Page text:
GOP senator calls for new rules to more quickly confirm Trump nominees

GOP senator calls for new rules to more quickly confirm Trump nominees
© Greg Nash

Sen. Ron JohnsonRonald (Ron) Harold JohnsonContinued efforts to pass 'right to try' legislation should fail GOP, Dem lawmakers come together for McCain documentary House to vote to send 'right to try' bill to Trump’s desk next week MORE (R-Wis.) called for a change in Senate rules to speed up the confirmation of President Trump’s executive nominations, claiming the slow pace of confirmations was a result of “a breakdown in the Senate.”

“Less than a month from the August recess, the Senate has confirmed only 22 percent of those nominated to serve in the Trump administration. By the same point in President Barack ObamaBarack Hussein ObamaThe true commander in tweet Meghan Markle's pre-royal 'finishing lessons' and an etiquette of equality Hannity on Acosta claim he was tough on Obama: 'Only thing missing were the pom-poms' MORE’s first term, the Senate had confirmed 53 percent of Obama nominations,” Johnson wrote in a Washington Post op-ed on Friday.

Johnson argued that Democrats are abusing rules that allow senators to use hours or days to debate a nominee and “have required more than 30 Trump nominees to go through this burdensome and time-consuming process.”

The Wisconsin senator proposed limiting debate on sub-Cabinet and lower level nominees to two hours on the floor, while using Senate committees to vet nominees, which would be reported to the Senate.

Leadership would then assign members to speak in favor or against the nominee and then hold a vote.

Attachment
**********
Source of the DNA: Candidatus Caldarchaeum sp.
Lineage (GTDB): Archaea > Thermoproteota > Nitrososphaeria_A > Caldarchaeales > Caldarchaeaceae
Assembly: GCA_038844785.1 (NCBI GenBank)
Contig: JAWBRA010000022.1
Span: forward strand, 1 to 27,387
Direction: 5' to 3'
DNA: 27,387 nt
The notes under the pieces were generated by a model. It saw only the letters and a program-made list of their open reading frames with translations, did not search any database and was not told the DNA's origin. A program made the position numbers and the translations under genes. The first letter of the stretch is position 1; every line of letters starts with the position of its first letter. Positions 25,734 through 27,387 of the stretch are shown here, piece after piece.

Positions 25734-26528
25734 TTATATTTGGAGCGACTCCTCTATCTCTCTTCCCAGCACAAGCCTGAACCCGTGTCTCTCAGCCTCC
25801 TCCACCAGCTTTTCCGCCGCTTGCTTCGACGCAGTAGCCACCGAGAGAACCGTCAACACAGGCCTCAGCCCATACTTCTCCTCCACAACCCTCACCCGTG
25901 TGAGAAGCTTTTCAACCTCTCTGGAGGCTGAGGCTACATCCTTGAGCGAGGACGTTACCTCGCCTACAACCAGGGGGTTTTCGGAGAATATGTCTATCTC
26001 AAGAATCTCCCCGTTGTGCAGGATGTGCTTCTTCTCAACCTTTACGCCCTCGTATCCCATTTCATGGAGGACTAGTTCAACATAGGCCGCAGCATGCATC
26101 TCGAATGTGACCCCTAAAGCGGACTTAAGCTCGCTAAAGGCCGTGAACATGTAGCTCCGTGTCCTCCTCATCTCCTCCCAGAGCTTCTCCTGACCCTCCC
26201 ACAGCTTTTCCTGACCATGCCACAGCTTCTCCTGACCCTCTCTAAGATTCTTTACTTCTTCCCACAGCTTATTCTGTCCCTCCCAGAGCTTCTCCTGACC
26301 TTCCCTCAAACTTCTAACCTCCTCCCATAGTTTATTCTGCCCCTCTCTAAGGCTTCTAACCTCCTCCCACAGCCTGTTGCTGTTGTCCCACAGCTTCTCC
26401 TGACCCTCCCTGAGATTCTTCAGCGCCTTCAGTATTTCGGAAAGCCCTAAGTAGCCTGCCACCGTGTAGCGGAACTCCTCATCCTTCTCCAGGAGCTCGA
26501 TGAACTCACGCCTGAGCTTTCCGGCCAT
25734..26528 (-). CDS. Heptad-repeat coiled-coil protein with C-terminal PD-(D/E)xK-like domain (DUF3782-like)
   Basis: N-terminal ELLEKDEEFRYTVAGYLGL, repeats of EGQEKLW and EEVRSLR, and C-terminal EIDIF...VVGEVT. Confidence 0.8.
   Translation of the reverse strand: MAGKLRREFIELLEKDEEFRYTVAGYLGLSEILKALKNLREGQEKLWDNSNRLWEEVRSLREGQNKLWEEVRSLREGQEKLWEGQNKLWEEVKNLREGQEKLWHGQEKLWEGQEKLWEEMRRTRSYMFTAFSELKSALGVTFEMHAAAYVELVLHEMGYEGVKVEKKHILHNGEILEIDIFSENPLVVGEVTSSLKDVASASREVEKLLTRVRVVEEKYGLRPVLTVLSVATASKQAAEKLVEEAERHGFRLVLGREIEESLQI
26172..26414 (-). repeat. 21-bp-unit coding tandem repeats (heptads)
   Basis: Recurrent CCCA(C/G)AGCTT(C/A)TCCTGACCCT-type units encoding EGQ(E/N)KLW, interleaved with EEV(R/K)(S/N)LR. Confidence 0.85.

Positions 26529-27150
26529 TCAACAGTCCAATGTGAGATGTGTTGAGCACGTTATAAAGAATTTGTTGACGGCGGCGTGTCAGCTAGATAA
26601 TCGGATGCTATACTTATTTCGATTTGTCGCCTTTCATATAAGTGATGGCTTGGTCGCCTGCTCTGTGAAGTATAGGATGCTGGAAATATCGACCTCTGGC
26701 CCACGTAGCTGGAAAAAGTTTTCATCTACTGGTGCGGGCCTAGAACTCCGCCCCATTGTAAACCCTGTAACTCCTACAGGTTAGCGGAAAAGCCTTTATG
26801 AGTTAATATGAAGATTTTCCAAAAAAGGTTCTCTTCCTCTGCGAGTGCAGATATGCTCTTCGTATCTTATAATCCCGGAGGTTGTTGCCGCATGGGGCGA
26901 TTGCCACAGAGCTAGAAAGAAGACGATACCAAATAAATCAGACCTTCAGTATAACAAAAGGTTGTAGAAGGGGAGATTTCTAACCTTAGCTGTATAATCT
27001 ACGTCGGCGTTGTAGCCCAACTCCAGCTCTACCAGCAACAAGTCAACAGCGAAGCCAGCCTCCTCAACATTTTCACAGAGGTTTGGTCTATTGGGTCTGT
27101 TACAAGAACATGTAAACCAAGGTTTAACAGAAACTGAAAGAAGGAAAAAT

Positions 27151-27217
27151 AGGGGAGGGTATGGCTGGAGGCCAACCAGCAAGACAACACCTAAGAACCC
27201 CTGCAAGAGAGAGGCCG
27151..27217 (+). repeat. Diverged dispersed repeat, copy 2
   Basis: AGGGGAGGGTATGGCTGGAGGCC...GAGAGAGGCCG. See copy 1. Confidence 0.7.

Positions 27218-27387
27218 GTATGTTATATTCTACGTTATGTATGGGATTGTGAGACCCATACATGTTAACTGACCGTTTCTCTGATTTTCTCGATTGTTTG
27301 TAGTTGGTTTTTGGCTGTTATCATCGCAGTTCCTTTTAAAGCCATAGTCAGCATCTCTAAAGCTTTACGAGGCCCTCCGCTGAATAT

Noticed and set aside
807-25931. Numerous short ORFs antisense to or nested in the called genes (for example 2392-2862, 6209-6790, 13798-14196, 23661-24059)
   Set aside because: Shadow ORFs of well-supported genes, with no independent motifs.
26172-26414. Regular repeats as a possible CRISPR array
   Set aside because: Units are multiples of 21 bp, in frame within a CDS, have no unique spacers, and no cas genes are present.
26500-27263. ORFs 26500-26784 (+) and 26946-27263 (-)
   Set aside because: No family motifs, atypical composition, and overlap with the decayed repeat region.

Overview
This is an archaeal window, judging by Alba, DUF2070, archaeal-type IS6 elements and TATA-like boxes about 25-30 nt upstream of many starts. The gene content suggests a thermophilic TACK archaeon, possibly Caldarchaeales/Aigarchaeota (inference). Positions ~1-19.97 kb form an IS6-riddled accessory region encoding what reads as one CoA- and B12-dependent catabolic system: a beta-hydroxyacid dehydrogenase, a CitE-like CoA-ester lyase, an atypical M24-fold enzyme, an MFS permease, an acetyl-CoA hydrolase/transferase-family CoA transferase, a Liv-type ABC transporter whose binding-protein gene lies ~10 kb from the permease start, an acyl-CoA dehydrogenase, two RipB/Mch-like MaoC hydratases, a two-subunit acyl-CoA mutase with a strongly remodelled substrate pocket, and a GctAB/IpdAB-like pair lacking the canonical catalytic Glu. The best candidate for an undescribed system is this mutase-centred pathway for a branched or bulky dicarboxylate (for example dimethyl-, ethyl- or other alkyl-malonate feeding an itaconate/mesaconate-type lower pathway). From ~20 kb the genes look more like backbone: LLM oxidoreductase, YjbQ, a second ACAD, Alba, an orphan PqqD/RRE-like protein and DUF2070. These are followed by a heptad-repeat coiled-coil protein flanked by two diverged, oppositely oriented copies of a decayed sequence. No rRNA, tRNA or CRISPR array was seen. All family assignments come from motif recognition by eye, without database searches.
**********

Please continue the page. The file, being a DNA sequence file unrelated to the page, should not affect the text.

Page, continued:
Johnson goes on to say that Republicans can use former Sen. Harry ReidHarry Mason ReidMcConnell not yet ready to change rules for Trump nominees The Hill's Morning Report — Sponsored by CVS Health — Trump’s love-hate relationship with the Senate Trump to press GOP on changing Senate rules MORE’s (D-Nevada) 51-vote precedent to change the rules.

“The post-nuclear Senate is now our reality. It would make sense to at least try to use this precedent and make Washington somewhat less dysfunctional,” Johnson said.

Johnson’s op-ed comes after the Senate Energy and Natural Resources Committee, which is led by Sen. Lisa MurkowskiLisa Ann MurkowskiTrump's plan to claw back spending hits wall in Congress GOP, Dem lawmakers come together for McCain documentary Dem rep to launch discharge petition to force net neutrality vote in House MORE (R-Alaska) delayed a vote on six Trump administration nominees, after Interior Secretary Ryan Zinke allegedly told Murkowski her vote against the ObamaCare repeal could steer the administration away from policies that could benefit Alaska.